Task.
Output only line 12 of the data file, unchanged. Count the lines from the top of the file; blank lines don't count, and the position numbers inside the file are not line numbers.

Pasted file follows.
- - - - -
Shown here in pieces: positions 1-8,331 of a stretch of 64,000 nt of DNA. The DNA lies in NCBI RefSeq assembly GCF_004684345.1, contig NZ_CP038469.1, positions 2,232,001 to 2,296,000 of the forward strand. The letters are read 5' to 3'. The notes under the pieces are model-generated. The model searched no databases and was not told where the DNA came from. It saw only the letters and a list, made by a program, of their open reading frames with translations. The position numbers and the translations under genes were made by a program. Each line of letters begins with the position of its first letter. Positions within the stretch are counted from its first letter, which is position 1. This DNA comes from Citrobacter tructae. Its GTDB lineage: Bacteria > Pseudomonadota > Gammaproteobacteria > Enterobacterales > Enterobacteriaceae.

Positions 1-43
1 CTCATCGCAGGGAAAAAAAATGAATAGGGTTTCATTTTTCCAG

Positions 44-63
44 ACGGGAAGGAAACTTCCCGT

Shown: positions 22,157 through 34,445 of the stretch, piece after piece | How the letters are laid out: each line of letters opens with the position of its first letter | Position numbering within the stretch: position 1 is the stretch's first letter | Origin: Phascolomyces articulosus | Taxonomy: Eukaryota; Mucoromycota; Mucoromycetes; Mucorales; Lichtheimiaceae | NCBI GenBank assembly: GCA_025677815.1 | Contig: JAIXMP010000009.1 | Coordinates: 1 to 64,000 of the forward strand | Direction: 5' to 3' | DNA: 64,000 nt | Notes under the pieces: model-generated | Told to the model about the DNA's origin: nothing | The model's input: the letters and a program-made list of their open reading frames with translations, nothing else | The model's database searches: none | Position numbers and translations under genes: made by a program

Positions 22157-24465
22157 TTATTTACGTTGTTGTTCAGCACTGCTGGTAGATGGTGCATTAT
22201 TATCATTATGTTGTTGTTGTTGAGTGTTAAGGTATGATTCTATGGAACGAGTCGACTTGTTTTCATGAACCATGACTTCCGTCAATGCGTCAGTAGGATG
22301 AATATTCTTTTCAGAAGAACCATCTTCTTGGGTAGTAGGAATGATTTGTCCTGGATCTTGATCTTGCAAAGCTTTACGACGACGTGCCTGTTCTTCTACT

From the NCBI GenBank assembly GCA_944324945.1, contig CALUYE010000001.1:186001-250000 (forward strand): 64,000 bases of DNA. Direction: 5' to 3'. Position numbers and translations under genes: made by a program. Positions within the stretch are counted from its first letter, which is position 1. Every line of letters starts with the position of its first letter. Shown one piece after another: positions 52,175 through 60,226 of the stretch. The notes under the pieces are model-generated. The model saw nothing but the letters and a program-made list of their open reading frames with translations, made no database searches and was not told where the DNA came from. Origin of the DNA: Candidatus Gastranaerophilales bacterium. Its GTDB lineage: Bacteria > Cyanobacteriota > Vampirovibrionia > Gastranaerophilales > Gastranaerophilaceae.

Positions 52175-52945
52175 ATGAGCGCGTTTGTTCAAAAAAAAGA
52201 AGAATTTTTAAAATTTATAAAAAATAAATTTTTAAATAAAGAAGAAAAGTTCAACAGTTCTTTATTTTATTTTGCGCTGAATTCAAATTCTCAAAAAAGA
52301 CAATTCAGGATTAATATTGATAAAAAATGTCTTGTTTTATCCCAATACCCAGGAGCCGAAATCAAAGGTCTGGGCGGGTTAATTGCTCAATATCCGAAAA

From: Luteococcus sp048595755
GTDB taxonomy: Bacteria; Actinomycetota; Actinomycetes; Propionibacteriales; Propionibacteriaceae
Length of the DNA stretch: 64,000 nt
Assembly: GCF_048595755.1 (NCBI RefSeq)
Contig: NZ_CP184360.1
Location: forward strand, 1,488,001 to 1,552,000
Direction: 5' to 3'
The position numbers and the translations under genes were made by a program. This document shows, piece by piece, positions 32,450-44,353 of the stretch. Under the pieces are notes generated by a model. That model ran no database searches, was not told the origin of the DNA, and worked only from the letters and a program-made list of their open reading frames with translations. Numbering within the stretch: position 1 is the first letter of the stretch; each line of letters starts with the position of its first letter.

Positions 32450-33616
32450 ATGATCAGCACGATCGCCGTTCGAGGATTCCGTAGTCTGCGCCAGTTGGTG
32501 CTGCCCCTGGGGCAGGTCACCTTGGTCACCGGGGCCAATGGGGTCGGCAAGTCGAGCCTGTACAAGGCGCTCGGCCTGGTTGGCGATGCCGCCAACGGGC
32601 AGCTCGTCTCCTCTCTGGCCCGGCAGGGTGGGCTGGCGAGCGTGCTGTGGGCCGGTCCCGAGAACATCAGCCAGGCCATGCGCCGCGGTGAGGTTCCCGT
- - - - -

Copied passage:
Positions 52175-52945